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ICC World Cup 2019: Williamson ton, de Grandhomme blitz helps New Zealand down erratic South Africa

Kane Williamson brought up his century in the final over, and helped his side get over the line against South Africa in a humdinger in Edgbaston.

cricket Updated: Jun 20, 2019 08:02 IST
Somshuvra Laha
Somshuvra Laha
Hindustan Times, Birmingham
ICC World Cup 2019,Kane Williamson,Colin de Grandhomme
New Zealand's captain Kane Williamson (C) greets the other players after scoring the winning runs to end the 2019 Cricket World Cup group stage match between New Zealand and South Africa at Edgbaston in Birmingham, central England, on June 19, 2019. - New Zealand won by 4 wickets(AFP)

Like 2015, this time too New Zealand are the bearers of the news South Africa dread. They are almost out of the World Cup. Almost, because a fraction of hope is held out due to probabilities, complicated calculations and the odd rain dance. South Africa however know in their hearts that they were undone by a sub-par batting effort that the bowlers tried their best to defend. And nothing really can be done when Kane Williamson is gifted two reprieves.

COMPETE COVERAGE OF ICC CRICKET WORLD CUP 2019

Imran Tahir appealed, and then almost pleaded to Faf du Plessis to review what he thought was a faint edge off Williamson’s bat. New Zealand were 169/5 then, still edgy with Williamson trying to build a partnership with Colin de Grandhomme. It was also unusual for Williamson to shadow Tahir’s leg-break without any footwork. It seemed he had pulled out of the late cut but Tahir differed. Du Plessis however remained stern in the face of Tahir’s desperate appealing. A few moments later, TV replays showed Williamson had indeed bottom-edged it. Tahir looked inconsolable. And since this is South Africa, they were given another chance to bounce back. Williamson hesitated for a close single, allowing Kagiso Rabada to quickly run, pick up the ball and throw it towards the end the New Zealand skipper was headed in a mad scramble. The throw wasn’t perfect but David Miller made a clumsier effort to gather and broke the stumps without ball in hand.

This wasn’t South Africa’s day perhaps but it could have been had Williamson not batted like a rock when wickets fell in a flurry at the other end. Chris Morris is the man behind this drama. Three timely dismissals and a hit wicket out of nowhere gave South Africa an unexpected window. And for the first time, New Zealand—unbeaten in the tournament—showed they can crack under pressure. Steadied by a career-saving fifty by Hashim Amla, South Africa upped the ante in the last 10 overs to raise 75 runs, but New Zealand still looked in control after restricting them to 241 on a two-paced pitch.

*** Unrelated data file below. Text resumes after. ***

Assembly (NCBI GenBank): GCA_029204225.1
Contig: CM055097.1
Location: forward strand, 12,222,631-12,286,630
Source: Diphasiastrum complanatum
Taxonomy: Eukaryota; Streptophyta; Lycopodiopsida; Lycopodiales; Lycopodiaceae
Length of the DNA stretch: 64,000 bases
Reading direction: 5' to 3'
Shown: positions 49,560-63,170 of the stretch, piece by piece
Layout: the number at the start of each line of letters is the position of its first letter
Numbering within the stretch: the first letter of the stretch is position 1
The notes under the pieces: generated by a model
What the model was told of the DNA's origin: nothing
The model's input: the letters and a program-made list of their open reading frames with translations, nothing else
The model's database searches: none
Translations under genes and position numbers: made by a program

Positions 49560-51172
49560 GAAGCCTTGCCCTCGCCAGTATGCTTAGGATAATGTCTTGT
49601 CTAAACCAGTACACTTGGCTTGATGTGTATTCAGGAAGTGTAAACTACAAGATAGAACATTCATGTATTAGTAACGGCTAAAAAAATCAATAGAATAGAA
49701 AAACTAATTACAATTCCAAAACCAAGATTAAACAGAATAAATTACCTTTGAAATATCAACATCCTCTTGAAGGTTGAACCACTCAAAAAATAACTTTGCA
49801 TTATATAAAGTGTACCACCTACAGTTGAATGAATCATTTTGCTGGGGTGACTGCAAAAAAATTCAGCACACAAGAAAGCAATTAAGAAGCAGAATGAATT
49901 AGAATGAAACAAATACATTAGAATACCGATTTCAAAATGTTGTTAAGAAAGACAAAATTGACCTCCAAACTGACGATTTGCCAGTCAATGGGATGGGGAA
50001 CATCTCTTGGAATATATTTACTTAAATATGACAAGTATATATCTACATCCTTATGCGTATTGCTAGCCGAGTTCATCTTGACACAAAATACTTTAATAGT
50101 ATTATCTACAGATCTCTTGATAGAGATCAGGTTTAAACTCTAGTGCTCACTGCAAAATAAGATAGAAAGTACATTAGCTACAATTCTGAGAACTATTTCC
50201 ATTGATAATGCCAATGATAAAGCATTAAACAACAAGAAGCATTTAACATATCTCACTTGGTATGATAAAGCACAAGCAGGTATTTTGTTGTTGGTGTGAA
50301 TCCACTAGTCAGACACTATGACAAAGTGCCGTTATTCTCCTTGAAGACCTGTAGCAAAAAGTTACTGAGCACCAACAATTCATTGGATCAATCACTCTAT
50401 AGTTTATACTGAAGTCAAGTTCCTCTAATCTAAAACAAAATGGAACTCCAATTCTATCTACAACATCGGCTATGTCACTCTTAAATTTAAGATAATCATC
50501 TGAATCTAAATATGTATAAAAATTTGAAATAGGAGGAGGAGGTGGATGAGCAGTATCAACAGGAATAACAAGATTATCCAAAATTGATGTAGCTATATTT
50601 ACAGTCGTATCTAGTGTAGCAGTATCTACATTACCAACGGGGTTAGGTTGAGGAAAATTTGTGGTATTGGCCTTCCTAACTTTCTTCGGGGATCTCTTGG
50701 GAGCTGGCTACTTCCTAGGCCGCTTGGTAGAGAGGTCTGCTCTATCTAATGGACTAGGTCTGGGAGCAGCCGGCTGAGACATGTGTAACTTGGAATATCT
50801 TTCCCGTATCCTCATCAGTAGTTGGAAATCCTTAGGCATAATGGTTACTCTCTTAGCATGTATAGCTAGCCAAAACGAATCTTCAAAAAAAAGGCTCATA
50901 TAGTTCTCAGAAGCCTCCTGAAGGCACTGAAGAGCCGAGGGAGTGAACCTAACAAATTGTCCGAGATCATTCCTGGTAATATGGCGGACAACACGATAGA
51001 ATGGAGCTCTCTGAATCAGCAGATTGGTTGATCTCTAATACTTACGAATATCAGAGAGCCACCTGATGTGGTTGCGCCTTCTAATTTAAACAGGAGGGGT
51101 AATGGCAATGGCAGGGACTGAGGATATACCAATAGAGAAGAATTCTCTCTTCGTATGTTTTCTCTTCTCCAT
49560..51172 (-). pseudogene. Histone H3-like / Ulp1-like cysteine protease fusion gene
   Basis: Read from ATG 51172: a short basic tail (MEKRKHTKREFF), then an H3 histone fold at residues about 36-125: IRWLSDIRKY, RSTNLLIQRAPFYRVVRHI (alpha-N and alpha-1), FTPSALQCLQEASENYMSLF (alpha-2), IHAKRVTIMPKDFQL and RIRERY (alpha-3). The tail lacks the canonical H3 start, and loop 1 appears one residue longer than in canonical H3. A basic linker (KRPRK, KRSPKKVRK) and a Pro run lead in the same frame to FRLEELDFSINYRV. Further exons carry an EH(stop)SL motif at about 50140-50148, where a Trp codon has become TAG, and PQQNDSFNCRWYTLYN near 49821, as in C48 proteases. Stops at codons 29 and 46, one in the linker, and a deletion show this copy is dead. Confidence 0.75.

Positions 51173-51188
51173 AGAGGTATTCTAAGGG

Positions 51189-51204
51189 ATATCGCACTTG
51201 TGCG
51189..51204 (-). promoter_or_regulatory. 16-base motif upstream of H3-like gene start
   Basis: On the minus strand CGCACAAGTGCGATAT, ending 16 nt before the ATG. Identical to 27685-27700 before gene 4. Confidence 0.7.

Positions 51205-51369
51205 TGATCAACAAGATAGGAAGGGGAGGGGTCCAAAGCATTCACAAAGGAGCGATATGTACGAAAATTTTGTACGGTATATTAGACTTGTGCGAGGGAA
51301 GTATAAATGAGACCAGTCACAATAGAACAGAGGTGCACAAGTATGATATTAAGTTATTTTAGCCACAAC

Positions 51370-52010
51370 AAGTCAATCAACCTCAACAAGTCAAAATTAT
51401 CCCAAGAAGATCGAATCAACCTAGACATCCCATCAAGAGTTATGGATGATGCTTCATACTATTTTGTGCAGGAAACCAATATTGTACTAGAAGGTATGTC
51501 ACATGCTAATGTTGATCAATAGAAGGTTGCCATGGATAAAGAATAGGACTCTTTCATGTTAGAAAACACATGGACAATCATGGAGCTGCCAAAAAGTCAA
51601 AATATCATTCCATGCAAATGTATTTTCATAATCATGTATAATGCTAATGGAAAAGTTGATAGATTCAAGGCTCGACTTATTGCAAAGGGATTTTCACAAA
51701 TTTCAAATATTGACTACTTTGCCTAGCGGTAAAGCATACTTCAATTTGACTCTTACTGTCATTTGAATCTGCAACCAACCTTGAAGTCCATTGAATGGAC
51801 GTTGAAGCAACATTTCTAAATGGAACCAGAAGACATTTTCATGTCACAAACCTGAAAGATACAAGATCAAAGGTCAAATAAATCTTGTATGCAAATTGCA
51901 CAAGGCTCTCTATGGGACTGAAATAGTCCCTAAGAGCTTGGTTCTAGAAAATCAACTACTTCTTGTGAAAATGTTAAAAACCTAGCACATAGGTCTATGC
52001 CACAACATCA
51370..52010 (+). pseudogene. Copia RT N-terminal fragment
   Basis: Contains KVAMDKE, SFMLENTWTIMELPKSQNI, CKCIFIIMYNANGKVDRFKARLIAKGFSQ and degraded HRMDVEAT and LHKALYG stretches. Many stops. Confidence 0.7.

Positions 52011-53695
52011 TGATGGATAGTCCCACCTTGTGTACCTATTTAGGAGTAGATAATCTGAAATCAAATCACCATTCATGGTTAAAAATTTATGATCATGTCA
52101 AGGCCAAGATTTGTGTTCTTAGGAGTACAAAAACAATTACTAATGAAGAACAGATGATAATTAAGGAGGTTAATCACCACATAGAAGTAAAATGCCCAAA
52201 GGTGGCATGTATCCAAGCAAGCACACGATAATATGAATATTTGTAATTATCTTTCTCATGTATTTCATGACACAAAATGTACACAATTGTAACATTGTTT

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Kagiso Rabada was negated well. Lungi Ngidi was seen off too. All seemed heading in the right direction till Martin Guptill tracked back too deep. Trying to hook Andile Phehlukwayo’s short-pitched delivery, Guptill swivelled but lost balance to break his stumps. Within the space of 19 deliveries New Zealand suffered two more blows. Morris strayed down the leg but Ross Taylor went for tickle that Quinton de Kock accepted with glee. Taylor had made the same mistake during the win over Bangladesh. Tom Latham was next, done in by Morris’s seaming away delivery. James Neesham’s dismissal set off the alarms.

His was a scratchy innings, made to look worse by the inability to read Imran Tahir’s spin. With a straight drive off Phehlukwayo in the 32nd over, Neesham tried to announce that all was well with him despite the nervous dabble with uncertainty. Morris however ended his stay with another seamer that Neesham couldn’t steer past Amla at wide first slip. Then came the reprieves. Williamson marched on but Colin de Grandhomme raced to his fifty in 39 deliveries. Had Trent Boult not dropped Aiden Markram off Grandhomme’s bowling in the 31st over, he would have had him much earlier. But this innings should help ease that pain.

This is a nothing short of a rude awakening for South Africa. Not in a long time have they looked so ordinary in batting. Maybe there was too much distraction in the form of AB de Villiers. Maybe the narrative could have been different had the match against West Indies not got washed out. It’s still about performance though. The capitulation against England was a warning. Losing to Bangladesh was a jolt. India served them the last warning. This isn’t a tragedy anymore. South Africa have lost the plot.

First Published: Jun 20, 2019 00:44 IST

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